Penthouse M is a stunning beachfront dwelling located on the Gold Coast in Queensland. The home is a renovation of an existing apartment, meticulously designed by CJH Studio. The studio, led by director Cassie James-Herrick, is an Australia-based interior architecture firm to keep on your radar. James-Herrick’s detailed and personalised approach to design ensures we will be seeing more of CJH Studio in the future.
On first review, Penthouse M reveals itself as a curious dwelling. The eye is not quite sure where to settle, drawn to several focal points in the great room, each more alluring than the next. This is the beauty of James-Herrick’s carefully complex design: every detail melds together in a mystifying fashion, leaving one instantly absorbed in the architecture.
Penthouse M is comprised of two levels. The first is overtaken by a great room, with kitchen and dining areas, and an offset living room. The second storey houses the more private areas of the apartment, the bedrooms and baths. A dramatic, gravity-defying staircase connects the two storeys.
The staircase—the most prominent feature of the first floor, breaks any notion of straightforward minimalist design on first glance. The dramatic form takes centre stage in the great room, flowing unapologetically through the middle of the space and landing directly in the middle of the main floor. The entirety of Penthouse M is brimming with curvilinear details, some more apparent and some tucked away. These details tell a story; a story of easy beachside living and the softness that sea and sand can inspire in a design.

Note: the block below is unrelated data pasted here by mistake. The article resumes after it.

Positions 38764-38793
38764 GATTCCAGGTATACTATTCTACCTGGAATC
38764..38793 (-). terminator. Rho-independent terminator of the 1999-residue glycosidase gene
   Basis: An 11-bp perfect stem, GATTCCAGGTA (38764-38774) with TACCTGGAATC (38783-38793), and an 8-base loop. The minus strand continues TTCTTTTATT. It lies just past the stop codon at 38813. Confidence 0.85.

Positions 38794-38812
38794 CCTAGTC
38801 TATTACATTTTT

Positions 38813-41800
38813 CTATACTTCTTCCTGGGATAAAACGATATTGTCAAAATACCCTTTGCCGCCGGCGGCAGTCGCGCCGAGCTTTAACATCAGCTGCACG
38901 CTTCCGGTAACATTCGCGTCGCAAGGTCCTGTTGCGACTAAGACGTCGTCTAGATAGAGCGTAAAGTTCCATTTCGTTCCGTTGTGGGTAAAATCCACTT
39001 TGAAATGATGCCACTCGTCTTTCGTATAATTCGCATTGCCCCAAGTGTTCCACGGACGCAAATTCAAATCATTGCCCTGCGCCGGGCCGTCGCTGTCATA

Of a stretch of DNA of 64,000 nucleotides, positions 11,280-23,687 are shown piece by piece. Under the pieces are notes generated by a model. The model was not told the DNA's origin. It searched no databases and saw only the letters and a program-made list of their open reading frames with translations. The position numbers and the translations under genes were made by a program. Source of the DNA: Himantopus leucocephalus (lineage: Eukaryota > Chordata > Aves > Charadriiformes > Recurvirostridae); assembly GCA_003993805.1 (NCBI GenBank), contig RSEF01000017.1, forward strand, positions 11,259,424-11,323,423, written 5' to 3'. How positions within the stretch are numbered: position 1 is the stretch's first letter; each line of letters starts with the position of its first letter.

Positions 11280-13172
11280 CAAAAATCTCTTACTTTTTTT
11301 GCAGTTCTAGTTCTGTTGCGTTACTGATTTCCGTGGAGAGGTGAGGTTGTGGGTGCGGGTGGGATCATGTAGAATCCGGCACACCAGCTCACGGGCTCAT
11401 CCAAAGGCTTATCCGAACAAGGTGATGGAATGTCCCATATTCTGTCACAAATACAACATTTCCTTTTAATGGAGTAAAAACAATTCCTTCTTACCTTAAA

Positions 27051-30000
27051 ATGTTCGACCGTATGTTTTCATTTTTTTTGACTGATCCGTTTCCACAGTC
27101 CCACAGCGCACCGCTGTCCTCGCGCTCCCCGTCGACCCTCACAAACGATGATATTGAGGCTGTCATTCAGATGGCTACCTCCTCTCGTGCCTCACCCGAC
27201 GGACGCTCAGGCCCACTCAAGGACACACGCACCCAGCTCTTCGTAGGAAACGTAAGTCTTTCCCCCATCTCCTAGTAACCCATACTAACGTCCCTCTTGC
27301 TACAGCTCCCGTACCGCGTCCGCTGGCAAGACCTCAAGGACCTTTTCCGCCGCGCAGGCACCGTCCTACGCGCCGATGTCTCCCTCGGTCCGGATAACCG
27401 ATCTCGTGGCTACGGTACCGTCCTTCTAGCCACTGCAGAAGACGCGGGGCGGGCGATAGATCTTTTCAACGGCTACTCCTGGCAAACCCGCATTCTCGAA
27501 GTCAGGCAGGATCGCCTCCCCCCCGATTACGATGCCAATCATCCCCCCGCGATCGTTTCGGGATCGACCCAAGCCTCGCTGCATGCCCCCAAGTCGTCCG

Doorways in Penthouse M are framed by arched openings, a style more often seen in classical architecture than modern dwellings. Yet the arched opening makes a comeback here, calling to mind the smooth forms of buildings on islands in Greece and Italy. In the kitchen, the built-in bar feels almost harsh in its strict and boxy placement across the wall of the windows, yet its warm wood and accompanying dining stools soften its nature. Behind the bar, the island is an unusual shape that would feel out of place in any other context, but positioned as it is below the stairs and adjacent to the rounded cabinetry and semi-demising wall, feels as natural as any traditional kitchen.
The interior palette feels as natural as the sand and sea outside. Nothing has been overworked; the various materials gently flow into one another as the eye works its way across the apartment. Light travertine floors meld seamlessly into wooden stair treads which give way to soft beige carpet in the bedroom. White walls cover the entire space, but one’s eye is never far from a glimpse of the bright sea through the many black-framed windows.
A curated selection of furnishings meld gracefully into their surroundings. It is so refreshing when the interior architect also selects the decor, as it solidifies the design story much more than in the reverse scenario. The furniture is artful, yet prioritises comfort with creamy fabrics and plentiful pillows.
Perhaps the most striking room in Penthouse M is the bathroom. With light tan wall tile and a terrazzo floor, the bathroom feels perfectly suited for a beachside dwelling. Large black-framed windows reveal the stunning backdrop of the Coral Sea, while a freestanding bathtub is placed directly in front. The bath, more than any other element in Penthouse M, solidifies James-Herrick’s personalised and attentive design style. The bathtub draws from history and utility (where is the comfort in a rectangular bathtub, after all?) but its oversized nature and position as the centrepiece of the room feels thoroughly modern.